Navigation Links
Research offers new way to target shape-shifting proteins
Date:8/28/2011

A molecule which can stop the formation of long protein strands, known as amyloid fibrils, that cause joint pain in kidney dialysis patients has been identified by researchers at the University of Leeds.

The discovery could lead to new methods to identify drugs to prevent, treat or halt the progression of other conditions in which amyloid fibrils play a part, including Alzheimer's, Parkinson's and Type II diabetes.

The research, funded by the Biotechnology and Biological Sciences Research Council and the Wellcome Trust, is published today (August 28) in Nature Chemical Biology.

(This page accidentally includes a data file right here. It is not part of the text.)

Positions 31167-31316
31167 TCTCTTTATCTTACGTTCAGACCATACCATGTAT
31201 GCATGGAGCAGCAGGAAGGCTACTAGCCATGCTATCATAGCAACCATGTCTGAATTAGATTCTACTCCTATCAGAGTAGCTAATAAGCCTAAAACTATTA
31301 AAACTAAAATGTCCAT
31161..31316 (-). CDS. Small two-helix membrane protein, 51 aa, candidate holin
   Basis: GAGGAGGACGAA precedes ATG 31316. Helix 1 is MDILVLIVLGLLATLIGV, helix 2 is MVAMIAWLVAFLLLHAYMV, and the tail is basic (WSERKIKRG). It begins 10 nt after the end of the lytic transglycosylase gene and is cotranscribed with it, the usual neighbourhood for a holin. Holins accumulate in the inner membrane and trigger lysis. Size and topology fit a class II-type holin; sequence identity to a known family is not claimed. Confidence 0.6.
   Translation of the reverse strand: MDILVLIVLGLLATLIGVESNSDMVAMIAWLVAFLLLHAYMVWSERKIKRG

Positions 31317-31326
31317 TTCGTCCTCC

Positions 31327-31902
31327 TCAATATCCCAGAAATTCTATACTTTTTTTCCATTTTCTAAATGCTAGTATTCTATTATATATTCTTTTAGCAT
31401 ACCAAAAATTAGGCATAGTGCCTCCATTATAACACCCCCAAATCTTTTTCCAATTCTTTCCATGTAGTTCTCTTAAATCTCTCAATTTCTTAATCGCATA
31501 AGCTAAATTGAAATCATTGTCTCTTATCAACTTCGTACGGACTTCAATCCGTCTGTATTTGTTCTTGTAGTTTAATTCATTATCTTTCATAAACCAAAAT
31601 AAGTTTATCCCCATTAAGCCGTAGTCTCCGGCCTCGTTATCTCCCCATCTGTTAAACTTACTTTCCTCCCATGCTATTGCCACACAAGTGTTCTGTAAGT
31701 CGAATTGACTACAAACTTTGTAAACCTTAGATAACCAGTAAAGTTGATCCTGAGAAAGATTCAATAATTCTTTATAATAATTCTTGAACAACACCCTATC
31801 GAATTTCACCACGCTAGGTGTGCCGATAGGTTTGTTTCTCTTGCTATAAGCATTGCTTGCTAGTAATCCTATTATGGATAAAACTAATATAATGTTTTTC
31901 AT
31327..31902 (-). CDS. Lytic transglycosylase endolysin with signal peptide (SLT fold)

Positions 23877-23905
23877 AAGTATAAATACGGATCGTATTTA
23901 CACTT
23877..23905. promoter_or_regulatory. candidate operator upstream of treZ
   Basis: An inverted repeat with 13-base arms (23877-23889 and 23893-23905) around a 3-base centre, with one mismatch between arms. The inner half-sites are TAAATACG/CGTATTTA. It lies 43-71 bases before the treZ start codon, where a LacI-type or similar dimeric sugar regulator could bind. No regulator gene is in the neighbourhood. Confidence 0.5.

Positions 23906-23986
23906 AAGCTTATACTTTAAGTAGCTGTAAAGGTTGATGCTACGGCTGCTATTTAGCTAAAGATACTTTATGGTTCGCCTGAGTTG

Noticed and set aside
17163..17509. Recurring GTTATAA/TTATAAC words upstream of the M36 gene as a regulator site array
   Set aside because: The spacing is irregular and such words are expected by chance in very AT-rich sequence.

The team from Leeds' Astbury Centre for Structural Molecular Biology and Faculty of Biological Sciences found that an antibiotic known as Rifamycin SV was able to prevent the protein β2microglobulin (β2m) from forming into fibrils. β2m is known to accumulate in renal dialysis patients and forms fibrils within the joints, causing extreme pain and arthritis.

By using a specialised analytical technique called ion mobility spectrometry-mass spectrometry (IMS-MS), the researchers were able to see at what stage of the process Rifamycin SV prevented amyloid fibril formation. They believe the technique could enable potential drugs to be identified for the many other proteins which form amyloid fibrils, linked to a wide range of human disorders.